This pathway does not utilize oxygen and is dependent on enzymes to insert the double bond before elongation utilizing the normal fatty acid synthesis machinery.
In Escherichia coli, this pathway is well understood. This creates the transdecenoyl intermediate. Either the transdecenoyl intermediate can be shunted to the normal saturated fatty acid synthesis pathway by FabB, where the double bond will be hydrolyzed and the final product will be a saturated fatty acid, or FabA will catalyze the isomerization into the cisdecenoyl intermediate.
When FabB reacts with the cis-decenoyl intermediate, the final product after elongation will be an unsaturated fatty acid. FadR is the more extensively studied protein and has been attributed bifunctional characteristics.
In contrast, FabR acts as a repressor for the transcription of fabA and fabB. It is utilized in all eukaryotes and some prokaryotes. This pathway utilizes desaturases to synthesize unsaturated fatty acids from full-length saturated fatty acid substrates. Desaturases are specific for the double bond they induce in the substrate.
These enzymes allow molecular oxygen, O2, to interact with the saturated fatty acyl-CoA chain, forming a double bond and two molecules of water, H2O. These are all termed essential fatty acidsmeaning that they are required by the organism, but can only be supplied via the diet.
Arachidonic acid is the precursor the prostaglandins which fulfill a wide variety of functions as local hormones. DesK is a membrane-associated kinase and DesR is a transcriptional regulator of the des gene.
Unsaturated fatty acids increase the fluidity of the membrane and stabilize it under lower temperatures. DesK is the sensor protein that, when there is a decrease in temperature, will autophosphorylate.These results demonstrate that PES1 and PES2 are involved in the deposition of free phytol and free fatty acids in the form of phytyl esters in chloroplasts, a process involved in maintaining the integrity of the photosynthetic membrane .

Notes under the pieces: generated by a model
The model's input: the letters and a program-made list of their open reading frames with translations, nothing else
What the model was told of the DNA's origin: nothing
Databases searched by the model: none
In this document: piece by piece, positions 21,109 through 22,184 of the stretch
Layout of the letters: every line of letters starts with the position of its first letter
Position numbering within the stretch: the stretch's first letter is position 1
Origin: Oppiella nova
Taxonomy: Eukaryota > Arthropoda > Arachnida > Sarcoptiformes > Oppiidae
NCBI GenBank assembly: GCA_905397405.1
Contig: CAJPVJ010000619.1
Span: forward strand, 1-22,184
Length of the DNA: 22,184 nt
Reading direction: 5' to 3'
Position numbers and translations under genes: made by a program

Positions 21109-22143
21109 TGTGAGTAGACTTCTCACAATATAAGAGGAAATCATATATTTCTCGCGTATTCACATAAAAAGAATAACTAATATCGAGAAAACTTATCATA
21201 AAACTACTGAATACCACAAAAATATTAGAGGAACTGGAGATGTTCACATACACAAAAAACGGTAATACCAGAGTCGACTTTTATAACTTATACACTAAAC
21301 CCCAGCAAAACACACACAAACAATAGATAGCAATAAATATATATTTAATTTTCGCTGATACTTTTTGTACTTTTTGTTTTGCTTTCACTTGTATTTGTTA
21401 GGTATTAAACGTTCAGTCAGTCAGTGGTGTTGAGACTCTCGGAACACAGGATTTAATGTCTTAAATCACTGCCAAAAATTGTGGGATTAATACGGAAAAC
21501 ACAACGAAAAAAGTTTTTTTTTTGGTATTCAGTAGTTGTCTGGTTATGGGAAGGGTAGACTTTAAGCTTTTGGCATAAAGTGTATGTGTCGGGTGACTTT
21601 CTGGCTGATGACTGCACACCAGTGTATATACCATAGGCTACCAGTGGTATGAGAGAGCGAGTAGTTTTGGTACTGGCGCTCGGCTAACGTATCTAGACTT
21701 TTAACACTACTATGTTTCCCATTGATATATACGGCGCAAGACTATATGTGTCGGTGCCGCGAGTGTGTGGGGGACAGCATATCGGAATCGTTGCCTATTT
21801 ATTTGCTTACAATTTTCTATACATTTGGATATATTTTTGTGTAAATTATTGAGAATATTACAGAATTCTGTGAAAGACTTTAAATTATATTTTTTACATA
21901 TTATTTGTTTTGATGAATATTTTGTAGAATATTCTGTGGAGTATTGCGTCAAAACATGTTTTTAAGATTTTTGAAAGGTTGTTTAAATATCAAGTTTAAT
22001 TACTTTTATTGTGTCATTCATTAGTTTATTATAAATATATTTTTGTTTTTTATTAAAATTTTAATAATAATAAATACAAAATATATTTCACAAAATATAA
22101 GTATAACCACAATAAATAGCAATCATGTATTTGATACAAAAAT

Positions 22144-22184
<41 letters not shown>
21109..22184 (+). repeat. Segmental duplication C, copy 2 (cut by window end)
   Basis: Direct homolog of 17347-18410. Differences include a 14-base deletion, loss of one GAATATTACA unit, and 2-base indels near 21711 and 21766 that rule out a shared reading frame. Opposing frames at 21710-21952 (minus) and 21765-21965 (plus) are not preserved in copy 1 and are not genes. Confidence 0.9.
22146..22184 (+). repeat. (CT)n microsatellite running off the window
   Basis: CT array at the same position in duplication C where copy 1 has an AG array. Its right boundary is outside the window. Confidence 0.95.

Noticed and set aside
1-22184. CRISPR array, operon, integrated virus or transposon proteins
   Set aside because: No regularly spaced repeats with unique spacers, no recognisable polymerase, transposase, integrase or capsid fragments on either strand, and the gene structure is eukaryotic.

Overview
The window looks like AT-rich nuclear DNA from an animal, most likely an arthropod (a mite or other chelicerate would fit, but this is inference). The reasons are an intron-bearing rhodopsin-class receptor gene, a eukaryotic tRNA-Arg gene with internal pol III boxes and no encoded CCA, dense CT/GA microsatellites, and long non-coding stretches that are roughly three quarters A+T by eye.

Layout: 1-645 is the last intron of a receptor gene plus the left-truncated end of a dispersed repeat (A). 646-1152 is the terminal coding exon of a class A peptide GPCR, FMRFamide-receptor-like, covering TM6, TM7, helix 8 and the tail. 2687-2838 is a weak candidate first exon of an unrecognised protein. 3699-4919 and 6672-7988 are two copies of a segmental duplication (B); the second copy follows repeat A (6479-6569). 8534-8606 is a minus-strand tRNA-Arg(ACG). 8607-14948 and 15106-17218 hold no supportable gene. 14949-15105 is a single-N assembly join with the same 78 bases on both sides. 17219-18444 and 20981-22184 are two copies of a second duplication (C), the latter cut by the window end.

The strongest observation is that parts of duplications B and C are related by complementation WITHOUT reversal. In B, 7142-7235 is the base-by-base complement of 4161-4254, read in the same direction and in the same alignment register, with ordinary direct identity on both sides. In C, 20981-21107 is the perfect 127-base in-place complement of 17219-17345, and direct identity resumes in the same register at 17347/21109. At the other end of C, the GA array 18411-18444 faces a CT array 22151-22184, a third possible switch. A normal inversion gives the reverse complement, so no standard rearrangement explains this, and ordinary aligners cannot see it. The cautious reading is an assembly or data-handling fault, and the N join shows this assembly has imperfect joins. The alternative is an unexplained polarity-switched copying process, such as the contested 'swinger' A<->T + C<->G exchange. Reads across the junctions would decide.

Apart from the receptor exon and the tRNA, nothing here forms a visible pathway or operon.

Fatty acid Synthase complex- The Fatty Acid Synthase Complex is apolypeptide containing seven enzymeactivities In bacteria and plants, the individualenzymes of the fatty acid synthase systemare separate, and the acyl radicals are foundin combination with a protein called the acylcarrier protein (ACP).
In yeast, mammals, and birds, the. Fatty acid synthesis is the creation of fatty acids from acetyl-CoA and NADPH through the action of enzymes called fatty acid synthases. This process takes place in the cytoplasm of the cell.
Most of the acetyl-CoA which is converted into fatty acids is derived from carbohydrates via the glycolytic pathway. Sep 24, · The rate of fatty acid synthesis in leaves expressing OtsA was 29% higher than in leaves expressing EV (Fig. 2E). T6P specifically binds to Arabidopsis KIN10 and weakens its association with GRIK1.
Sep 28, · There has been a growing interest towards mitochondrial fatty acid synthesis (mtFAS) since the recent discovery of a neurodegenerative human disorder termed MEPAN (mitochondrial enoyl reductase protein associated neurodegeneration), caused by mutations in the mitochondrial enoyl-CoA/ACP (acyl carrier protein) .
Fatty acid synthesis occurs similarly to Beta-oxidation – acetyl groups are added to a growing chain, but the mechanism of the pathway is distinctly different from being simply the reverse of Beta-oxidation.
Fatty acid synthesis occurs in the cytosol (not mitochondria).